First thing to note is that, if the pitch centre is A, you would never refer to it as being in G major (even though it shares the same notes) or E minor.
The second thing, modes are strict "scales", if you are describing something as being "in a mode" then it means it literally only has those notes. While this is common for, for example, celtic music, or music for instruments with a limited number of notes, or for a lot of medieval music, with modern music it's very rare for music to be literally restricted exactly to 1 particular 7 note scale (and that's true for most classical music too).
Talking about something as being "major" or "minor" though, is much more broad. For example you're probably aware of harmonic minor, melodic minor, and natural minor. These are all slightly different ( A B C D E F(#) G(#) ), so even without "breaking the rules" at all (a bad term), a song in "A minor" might contain A, B, C, D, E, F, F#, G and G#.
And, in reality these rules aren't "rules" at all (and never have been), so music in "A minor" is very likely to include other chromatic notes too, for example: chromatic passing notes (notes out of key used to fill space in melodies) are very common, as are "out of key" harmonies included for "colour" (like a G minor chord in an A minor song for example). Take a song like "little wing" by jimi hendrix for example: to call it "aeolian" would be completely wrong, because it uses other chromatic notes, but to say "it's in E minor" is perfectly correct.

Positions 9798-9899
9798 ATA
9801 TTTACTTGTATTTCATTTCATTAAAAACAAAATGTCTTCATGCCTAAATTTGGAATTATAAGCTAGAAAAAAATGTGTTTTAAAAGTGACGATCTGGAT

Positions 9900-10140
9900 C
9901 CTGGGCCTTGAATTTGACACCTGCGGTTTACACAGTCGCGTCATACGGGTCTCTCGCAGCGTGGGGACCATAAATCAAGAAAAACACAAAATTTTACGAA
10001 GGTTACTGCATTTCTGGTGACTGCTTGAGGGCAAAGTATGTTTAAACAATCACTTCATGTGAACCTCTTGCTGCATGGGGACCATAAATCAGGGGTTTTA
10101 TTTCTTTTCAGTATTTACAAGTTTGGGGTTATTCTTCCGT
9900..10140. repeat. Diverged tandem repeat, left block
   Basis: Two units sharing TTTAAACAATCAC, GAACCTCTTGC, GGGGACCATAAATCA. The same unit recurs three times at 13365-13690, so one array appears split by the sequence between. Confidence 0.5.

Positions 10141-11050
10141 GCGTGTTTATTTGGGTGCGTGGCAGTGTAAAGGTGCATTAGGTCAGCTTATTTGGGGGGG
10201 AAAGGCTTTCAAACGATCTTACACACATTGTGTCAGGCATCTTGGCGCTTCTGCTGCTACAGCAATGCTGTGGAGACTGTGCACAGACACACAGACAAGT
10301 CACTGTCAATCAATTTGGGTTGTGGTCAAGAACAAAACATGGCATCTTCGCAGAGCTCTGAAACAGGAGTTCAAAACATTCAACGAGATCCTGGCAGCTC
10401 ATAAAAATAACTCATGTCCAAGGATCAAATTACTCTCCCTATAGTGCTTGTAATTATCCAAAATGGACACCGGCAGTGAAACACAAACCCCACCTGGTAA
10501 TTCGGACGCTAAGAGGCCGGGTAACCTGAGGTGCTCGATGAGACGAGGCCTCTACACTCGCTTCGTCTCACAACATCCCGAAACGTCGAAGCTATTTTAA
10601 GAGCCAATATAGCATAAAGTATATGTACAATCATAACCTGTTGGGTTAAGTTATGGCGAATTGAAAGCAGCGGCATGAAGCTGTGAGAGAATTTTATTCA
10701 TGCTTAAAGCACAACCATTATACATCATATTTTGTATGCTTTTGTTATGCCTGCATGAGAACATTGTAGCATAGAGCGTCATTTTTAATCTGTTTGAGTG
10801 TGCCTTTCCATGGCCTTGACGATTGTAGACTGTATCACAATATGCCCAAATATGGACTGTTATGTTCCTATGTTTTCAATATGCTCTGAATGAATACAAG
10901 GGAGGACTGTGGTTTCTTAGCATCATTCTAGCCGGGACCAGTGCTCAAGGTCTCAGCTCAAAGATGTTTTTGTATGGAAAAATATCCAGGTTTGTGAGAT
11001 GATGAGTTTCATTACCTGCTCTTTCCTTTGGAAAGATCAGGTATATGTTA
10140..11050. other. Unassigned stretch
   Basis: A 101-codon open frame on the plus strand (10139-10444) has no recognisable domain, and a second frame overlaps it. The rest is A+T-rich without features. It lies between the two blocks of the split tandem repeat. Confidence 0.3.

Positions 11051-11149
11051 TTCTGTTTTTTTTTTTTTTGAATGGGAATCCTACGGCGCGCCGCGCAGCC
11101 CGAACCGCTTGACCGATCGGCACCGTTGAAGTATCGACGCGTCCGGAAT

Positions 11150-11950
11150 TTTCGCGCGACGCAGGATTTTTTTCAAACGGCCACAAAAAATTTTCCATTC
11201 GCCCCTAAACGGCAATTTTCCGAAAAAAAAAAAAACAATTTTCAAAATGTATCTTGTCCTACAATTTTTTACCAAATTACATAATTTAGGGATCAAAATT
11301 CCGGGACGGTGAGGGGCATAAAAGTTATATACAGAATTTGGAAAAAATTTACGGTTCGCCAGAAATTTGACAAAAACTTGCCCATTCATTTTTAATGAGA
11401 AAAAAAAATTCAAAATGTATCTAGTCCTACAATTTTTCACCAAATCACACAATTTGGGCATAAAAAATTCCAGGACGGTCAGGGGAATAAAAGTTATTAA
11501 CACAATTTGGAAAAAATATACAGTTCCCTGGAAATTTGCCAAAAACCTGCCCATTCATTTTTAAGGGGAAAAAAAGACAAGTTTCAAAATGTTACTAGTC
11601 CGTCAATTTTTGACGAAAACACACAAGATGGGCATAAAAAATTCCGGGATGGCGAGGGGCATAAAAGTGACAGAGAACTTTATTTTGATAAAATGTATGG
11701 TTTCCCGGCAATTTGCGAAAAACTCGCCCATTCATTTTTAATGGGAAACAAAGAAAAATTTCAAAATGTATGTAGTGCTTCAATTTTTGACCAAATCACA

***So what's the answer***??
You can say something is "in A dorian" if it very strictly only uses notes in the dorian scale. However, what's more common, is a dorian "feel", that is to say, a piece that is minor in nature but has a harmonic progression such as Am D7, Em7 G A : (i.e. G natural but F#)
In these circumstances, it's common (with jazz and pop musicians for example) to say something like it's in "A minor, with a dorian flavour" or "it's a dorian-y A minor" or "A minor with a dorian vibe" or something like that: it's not super technical, but it's a helpful way to describe something without being so restrictive as to say "A dorian" but being more descriptive than simply "A minor"
If you wanted to super technically correct, instead of saying "dorian flavoured A minor" you would say "The piece's tonality is minor, the pitch centre is A, and its melody and harmony are heavily based around the Dorian scale".